V. Govindarajan & C. Trimble 2010: The other side of innovation – solving the execution challenge
Through the analysis of various industrial cases, the authors extract and describe major recommendations for successful innovation projects. These recommendations are reflected in the chapters of the book and complemented by assessment tools providing critical questions for planning or analysing innovation activities. Providing generally accepted principles of Project, Innovation and R&D Management, the authors underline these with an impressive number of industrial cases and translate these principles into relatively concrete recommendations. The following recommendations create the baseline for the table of content:
1) Build the Team
– Divide the labor.
– Assemble the dedicated team.
– Manage the partnership.
2) Run a Disciplined Experiment
– Formalize the experiment.
– Break down the hypothesis.
– Seek the truth.
By providing the underlying case studies on the Internet (theothersideofinnovation), the credibility of the authors can hardly be topped. This book is recommendable for all, who like straightforward messages underlined by numerous (different) industrial examples.
J.M. Morgan & J.K. Liker 2006: The Toyota product development system – integrating people, process, and technology
Lean development is nowadays a well established method to increase the productivity of R&D departments. Despite some problems in recent times, Toyota still represents the shining example and the reference for any other company using this method. The authors underline the principles of lean development through practical examples from Toyota and the comparison with the U.S. automotive industry. The overall book is based on their recommendations towards successful product development which is reflected in the table of content:
1) Process Subsystem
– Establish customer-defined value to separate value-added from waste.
– Front-load the product development process to explore alternatives thoroughly.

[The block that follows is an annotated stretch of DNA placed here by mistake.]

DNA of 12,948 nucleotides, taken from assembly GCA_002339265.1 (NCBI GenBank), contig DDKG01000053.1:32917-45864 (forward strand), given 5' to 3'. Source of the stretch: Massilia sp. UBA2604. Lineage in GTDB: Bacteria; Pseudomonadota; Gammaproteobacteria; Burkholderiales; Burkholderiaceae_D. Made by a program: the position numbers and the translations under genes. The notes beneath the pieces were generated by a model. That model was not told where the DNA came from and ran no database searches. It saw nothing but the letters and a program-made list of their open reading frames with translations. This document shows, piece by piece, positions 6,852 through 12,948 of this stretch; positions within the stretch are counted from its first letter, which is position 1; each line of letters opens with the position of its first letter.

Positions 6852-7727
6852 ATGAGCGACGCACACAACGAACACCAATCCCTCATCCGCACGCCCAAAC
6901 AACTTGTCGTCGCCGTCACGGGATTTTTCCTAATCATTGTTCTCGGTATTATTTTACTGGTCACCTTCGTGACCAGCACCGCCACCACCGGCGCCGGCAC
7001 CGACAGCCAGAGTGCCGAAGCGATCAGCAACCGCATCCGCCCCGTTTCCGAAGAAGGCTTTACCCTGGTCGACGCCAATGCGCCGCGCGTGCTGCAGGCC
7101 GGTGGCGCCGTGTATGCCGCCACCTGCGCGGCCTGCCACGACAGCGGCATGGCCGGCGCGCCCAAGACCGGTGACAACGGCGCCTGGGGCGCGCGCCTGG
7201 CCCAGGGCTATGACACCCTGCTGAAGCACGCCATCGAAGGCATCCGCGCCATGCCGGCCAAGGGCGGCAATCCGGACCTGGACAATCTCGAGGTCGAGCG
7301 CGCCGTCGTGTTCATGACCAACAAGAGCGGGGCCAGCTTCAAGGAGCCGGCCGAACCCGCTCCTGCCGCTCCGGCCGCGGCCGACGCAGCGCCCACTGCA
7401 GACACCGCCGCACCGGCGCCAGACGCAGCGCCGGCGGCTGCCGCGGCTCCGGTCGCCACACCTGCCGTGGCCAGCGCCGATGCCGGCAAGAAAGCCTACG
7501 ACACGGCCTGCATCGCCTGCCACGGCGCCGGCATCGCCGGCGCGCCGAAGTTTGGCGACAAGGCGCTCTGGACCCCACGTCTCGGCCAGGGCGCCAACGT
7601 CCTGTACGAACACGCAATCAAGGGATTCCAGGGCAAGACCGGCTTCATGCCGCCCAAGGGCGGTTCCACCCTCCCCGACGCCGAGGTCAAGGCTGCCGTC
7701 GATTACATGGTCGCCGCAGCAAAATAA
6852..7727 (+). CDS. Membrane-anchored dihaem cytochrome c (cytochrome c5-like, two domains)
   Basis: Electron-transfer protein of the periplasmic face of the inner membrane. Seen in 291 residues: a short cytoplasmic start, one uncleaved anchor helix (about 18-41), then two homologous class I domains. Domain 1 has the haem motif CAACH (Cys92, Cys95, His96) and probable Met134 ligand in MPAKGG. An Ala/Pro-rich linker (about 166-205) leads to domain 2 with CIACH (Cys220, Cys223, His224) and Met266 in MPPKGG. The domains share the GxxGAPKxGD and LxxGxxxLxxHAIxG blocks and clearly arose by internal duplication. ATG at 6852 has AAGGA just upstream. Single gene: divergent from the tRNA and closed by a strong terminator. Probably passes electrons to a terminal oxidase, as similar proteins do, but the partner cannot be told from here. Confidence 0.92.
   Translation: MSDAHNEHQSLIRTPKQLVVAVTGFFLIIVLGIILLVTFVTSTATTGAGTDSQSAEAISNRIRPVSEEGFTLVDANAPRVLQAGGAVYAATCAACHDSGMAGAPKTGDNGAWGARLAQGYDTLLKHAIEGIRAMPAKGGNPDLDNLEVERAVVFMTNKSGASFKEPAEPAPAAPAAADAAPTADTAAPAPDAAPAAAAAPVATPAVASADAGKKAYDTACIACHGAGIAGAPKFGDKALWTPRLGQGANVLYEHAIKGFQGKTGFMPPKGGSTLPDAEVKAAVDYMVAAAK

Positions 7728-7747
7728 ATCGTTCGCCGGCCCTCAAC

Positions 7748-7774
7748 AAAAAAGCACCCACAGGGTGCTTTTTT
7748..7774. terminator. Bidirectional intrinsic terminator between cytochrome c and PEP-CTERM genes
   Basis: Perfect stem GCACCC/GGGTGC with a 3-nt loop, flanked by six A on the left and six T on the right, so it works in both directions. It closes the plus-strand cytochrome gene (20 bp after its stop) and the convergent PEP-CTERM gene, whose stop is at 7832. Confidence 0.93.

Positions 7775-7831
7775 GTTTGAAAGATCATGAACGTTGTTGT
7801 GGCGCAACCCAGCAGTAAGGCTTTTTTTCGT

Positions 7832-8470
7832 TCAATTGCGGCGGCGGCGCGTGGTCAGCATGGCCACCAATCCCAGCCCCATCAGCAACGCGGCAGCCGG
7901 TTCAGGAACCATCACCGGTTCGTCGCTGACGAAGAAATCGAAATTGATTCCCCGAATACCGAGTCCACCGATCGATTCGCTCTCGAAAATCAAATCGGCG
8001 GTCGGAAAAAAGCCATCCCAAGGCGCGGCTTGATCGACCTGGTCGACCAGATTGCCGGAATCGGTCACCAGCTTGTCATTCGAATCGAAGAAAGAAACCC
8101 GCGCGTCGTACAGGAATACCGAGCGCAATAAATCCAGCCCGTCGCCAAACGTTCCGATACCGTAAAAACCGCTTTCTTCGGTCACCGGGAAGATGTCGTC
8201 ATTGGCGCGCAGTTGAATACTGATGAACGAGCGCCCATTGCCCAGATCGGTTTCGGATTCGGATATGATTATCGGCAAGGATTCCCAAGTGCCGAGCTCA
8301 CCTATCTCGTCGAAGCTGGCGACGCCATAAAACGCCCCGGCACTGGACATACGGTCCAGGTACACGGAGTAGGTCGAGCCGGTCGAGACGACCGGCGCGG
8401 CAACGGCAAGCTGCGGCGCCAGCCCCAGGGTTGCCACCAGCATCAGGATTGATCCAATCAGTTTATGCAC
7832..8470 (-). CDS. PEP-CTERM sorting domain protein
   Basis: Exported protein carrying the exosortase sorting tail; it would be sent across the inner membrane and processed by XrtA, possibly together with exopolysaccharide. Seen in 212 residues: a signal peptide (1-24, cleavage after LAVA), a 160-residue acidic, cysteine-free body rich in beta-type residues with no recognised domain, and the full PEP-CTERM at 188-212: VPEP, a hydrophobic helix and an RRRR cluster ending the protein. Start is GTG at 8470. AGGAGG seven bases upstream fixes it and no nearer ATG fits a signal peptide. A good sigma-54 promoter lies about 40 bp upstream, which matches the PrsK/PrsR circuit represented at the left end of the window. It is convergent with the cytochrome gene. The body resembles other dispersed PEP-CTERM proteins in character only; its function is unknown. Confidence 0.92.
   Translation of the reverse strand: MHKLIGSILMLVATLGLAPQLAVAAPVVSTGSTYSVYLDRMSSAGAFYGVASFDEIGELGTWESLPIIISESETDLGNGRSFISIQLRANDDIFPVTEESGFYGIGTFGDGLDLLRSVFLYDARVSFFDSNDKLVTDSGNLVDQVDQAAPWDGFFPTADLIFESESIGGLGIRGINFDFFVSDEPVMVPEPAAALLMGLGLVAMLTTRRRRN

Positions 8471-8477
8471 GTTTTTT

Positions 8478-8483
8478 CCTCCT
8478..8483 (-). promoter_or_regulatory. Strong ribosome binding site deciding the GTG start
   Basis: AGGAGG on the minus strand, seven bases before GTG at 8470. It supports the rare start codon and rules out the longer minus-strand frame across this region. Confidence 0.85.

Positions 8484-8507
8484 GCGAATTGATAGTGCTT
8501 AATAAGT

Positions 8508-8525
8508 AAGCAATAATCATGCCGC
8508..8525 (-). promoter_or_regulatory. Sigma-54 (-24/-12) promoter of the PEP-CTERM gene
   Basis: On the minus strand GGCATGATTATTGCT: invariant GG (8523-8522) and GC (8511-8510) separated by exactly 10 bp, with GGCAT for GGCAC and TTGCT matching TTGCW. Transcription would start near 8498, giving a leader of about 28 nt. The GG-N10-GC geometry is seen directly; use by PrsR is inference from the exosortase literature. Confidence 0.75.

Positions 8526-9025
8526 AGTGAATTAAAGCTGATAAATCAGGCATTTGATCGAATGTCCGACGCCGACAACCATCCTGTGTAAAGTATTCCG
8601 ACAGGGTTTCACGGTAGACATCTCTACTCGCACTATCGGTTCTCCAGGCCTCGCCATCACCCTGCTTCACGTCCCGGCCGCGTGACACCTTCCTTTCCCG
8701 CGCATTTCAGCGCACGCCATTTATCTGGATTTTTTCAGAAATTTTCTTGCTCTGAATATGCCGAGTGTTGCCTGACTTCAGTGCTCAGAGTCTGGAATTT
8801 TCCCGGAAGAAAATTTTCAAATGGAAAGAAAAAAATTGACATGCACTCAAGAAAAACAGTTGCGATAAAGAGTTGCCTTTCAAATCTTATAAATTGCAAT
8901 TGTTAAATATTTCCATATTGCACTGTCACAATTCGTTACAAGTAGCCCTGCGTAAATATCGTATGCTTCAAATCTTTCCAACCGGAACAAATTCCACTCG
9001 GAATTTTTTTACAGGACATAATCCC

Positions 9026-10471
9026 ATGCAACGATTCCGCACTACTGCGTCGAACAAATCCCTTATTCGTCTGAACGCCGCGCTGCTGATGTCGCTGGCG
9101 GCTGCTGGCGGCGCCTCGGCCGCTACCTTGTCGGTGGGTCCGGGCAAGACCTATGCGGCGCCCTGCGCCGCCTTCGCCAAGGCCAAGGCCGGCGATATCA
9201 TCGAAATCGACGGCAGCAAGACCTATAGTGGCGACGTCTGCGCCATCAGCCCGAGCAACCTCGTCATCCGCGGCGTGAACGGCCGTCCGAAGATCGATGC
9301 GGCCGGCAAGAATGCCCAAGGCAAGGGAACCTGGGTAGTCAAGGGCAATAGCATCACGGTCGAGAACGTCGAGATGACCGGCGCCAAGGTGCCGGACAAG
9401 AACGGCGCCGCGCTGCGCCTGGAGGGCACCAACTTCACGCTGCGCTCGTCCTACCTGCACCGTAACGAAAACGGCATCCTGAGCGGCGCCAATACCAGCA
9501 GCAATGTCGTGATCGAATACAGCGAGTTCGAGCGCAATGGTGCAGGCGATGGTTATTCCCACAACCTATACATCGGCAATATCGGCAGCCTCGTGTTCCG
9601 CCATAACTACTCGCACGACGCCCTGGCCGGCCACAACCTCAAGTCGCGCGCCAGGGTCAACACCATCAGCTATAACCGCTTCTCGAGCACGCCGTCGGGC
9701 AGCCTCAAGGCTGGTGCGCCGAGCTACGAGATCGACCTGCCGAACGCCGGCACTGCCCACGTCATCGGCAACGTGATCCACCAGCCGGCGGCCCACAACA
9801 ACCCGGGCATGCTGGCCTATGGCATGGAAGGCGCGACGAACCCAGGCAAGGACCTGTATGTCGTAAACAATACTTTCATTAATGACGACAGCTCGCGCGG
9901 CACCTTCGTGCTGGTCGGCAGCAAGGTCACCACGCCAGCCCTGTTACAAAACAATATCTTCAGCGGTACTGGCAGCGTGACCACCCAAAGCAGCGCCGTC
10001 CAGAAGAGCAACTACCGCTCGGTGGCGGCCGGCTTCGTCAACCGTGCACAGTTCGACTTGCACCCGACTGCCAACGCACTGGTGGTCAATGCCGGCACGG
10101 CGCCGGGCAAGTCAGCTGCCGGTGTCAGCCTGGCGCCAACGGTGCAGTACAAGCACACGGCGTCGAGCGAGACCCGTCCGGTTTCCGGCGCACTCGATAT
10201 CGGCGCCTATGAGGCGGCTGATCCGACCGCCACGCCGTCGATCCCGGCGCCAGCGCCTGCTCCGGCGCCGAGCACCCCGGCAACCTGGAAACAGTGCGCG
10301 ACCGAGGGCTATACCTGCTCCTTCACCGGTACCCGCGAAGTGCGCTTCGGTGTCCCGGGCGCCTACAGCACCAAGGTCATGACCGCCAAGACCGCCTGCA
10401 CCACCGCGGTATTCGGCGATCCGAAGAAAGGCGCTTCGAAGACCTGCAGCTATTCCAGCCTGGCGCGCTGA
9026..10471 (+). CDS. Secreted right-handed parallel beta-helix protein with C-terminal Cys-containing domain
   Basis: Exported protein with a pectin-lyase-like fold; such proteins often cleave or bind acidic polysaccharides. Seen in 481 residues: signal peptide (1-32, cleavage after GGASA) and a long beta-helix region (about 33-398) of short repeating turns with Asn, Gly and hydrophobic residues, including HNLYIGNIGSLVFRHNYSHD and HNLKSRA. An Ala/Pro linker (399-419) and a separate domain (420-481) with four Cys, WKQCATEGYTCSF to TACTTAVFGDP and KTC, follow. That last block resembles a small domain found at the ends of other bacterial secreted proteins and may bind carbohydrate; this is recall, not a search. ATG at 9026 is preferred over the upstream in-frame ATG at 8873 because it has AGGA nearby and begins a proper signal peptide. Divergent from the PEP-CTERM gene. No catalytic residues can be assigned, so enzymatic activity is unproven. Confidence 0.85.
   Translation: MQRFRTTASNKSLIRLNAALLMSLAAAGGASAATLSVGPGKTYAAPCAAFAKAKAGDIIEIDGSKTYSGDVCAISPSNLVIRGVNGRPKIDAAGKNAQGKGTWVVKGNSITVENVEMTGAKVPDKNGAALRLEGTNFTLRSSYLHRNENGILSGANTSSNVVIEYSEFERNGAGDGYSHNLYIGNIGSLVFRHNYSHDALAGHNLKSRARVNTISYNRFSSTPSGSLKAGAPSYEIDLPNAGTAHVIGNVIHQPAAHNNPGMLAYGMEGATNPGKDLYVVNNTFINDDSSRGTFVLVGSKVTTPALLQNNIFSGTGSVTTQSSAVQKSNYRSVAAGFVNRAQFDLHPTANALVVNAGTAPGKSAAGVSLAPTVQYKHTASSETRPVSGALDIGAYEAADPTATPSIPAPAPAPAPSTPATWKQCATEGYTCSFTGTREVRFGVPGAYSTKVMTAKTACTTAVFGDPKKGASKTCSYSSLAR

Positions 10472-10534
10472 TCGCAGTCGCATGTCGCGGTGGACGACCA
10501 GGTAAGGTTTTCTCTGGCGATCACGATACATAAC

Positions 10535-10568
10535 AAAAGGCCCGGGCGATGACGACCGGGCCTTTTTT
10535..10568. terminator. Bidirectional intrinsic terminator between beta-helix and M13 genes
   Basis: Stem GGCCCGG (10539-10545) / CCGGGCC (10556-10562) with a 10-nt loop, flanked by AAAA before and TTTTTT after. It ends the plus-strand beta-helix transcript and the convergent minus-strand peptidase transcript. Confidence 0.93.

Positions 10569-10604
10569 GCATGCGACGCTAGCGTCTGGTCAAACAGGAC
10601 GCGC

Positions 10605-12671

– Create a leveled product development process flow.
– Utilize rigorous standardization to reduce variation and create flexibility and predictable outcomes.
2) People Subsystem
– Create a chief engineer system to lead development from start to finish.
– Organize to balance functional expertise and cross-functional integration.
– Develop towering technical competence in all engineers.
– Fully integrate suppliers into the product development system.
– Build in learning and continuous improvement.
– Build a culture to support excellence and relentless improvement.
3) Tools and Technology Subsystem
– Adapt technology to fit your people and process.
– Align your organization through simple, visual communication.
– Use powerful tools for standardization and organisational learning.
This book is a great handbook on the principles of lean development including descriptions of various tools and techniques such as value-stream mapping, A3 problem solving and integration mechanisms. It is worth reading for all who want to get inspirational insights on how to improve product development underlined by industrial examples from the manufacturing (automotive) industry.
Recommendations on how to design the organisation and process structure of R&D and Innovation are becoming more and more common in management literature. They can be the source of great inspiration for improvement and are credible due to the link to „real“ industrial case studies. However, the major challenge lies in the identification of the tools and techniques that work in the own company and finally in leading these tools and techniques towards successful implementation.